Going for a song

In my experience trees seldom, if ever, complain and certainly never do so in song.

However, in a single that has just been released we are asked to believe that an oak tree “on the edge of the Misbourne Plain” is expressing its feelings about being felled to make way for the HS2 line after standing for 200 years. Now I would have preferred to have been serenaded by a Warwickshire oak rather than a Chilterns specimen – I find them to be much more noble trees – but I must admit that the Buckinghamshire oak gives a very good account of itself.

The single in question is a festive folk song called The Oak Tree Lament, which is performed by Buckinghamshire group Dirty Mavis. As well as being a poignant reminder of what we all stand to lose if HS2 is built, the sales of the track will benefit Stop HS2 funds.

I must confess to being a very poor judge of popular music, but I think that this song has a lot going for it. The tune is certainly one of those that keeps running around your brain and the words are very haunting.

The tree tells the listener to “hang your head in shame” because despite having “survived the harshest winters and summers without rain” that morning strangers had come and “with axe and saw” had cut the tree down “to the floor”. The reason for this environmental vandalism, the tree claims, is because “time is money” and “half an hour could be saved”.

The song has certainly touched a chord with me as, although the tree in the song is an oak, being cut down is precisely the fate that HS2 has in store for our own vulnerable wild pear tree in Cubbington and countless more trees in the ancient South Cubbington Wood (see my blog Another walk in the woods posted 29 May).

The chorus of the song has a simple message:

“And on the English hills runs a line that kills;

Leaves my Country scarred and raw.

If you love my leaves and shade then please

Prepare yourselves for war.”

Many of us have, of course, already heeded this call to “war” and are campaigning, through our local action groups, to get the Government to pull back from its intended acts of environmental vandalism. When the route of the extensions of the line to Manchester and Leeds is announced next year we can expect that the ranks of campaigners will be swelled by many more people who have been alerted to the damage that HS2 will do to our countryside and people’s lives.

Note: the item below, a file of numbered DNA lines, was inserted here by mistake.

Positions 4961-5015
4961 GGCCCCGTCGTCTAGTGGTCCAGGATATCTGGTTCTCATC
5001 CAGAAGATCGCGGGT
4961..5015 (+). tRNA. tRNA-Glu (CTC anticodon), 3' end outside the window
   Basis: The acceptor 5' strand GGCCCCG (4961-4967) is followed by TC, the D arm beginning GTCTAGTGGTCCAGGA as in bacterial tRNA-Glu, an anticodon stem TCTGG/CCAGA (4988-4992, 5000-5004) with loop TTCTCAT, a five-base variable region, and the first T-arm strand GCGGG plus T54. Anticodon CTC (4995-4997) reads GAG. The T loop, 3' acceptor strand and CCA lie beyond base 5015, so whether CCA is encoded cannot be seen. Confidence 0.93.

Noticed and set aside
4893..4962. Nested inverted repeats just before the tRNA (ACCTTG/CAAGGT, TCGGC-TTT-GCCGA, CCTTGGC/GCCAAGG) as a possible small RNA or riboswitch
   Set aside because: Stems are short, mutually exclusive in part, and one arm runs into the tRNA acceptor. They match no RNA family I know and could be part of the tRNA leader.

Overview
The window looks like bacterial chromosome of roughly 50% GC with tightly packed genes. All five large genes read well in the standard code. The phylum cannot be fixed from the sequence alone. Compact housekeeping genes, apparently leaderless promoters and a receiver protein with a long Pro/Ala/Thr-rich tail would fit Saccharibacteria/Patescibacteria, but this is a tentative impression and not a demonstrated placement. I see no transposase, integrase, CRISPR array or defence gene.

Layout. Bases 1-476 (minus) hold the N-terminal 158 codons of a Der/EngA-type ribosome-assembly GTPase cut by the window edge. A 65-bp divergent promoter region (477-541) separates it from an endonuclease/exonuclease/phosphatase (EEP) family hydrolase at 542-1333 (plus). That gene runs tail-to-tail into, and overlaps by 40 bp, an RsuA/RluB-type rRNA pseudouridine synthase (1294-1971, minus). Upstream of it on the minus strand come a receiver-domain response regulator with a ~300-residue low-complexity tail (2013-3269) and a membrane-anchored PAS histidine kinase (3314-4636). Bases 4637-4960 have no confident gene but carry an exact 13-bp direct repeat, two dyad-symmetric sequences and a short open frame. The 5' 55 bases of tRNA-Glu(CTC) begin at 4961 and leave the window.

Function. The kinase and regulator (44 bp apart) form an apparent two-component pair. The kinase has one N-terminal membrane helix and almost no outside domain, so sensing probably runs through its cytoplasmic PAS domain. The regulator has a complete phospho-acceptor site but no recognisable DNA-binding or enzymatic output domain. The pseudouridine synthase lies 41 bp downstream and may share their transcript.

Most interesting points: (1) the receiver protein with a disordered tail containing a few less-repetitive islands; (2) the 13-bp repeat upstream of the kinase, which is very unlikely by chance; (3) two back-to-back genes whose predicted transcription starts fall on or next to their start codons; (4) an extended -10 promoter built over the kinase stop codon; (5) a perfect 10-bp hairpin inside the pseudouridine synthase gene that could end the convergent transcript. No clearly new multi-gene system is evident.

And for any of us not prepared to heed its call to metaphorical arms, the tree sings an implied reproach:

“Did you fight to save this England?

Did you stop the HS2?”

The track is available by download only and full details of how to do this can be found here. The track can be ordered for PC download now by text message. Just text TRACK 7655 to 80818 (Texts cost £1, which includes operator revenue share. UK only.) To buy this track with SMS for Direct to Mobile download, text TRACK 7655 m to 80818 (Texts cost £1, which includes operator revenue share. UK only.) Operator Data Transfer fees also apply for mobile downloads.

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3 responses to this post.

  1. Here’s another anti HS2 song http://www.mp3unsigned.com/JamesOakwood – it’s a bit ruder and more direct. Kudos to dirty mavis though!!!

    Reply

    • Thanks Andy. Having just returned from a “bilateral” meeting with HS2 Ltd at which it was obvious that all my efforts at trying to avoid ancient woodland damage had been fruitless, I found your “ruder and more direct” song just the tonic that I needed. We have tried being polite with these people, and it gets us nowhere. Perhaps it is time to get “ruder and more direct”.

      Reply

  2. Thanks Peter and please feel, if it is of any use to you, to use the tune for the cause. Andy

    Reply

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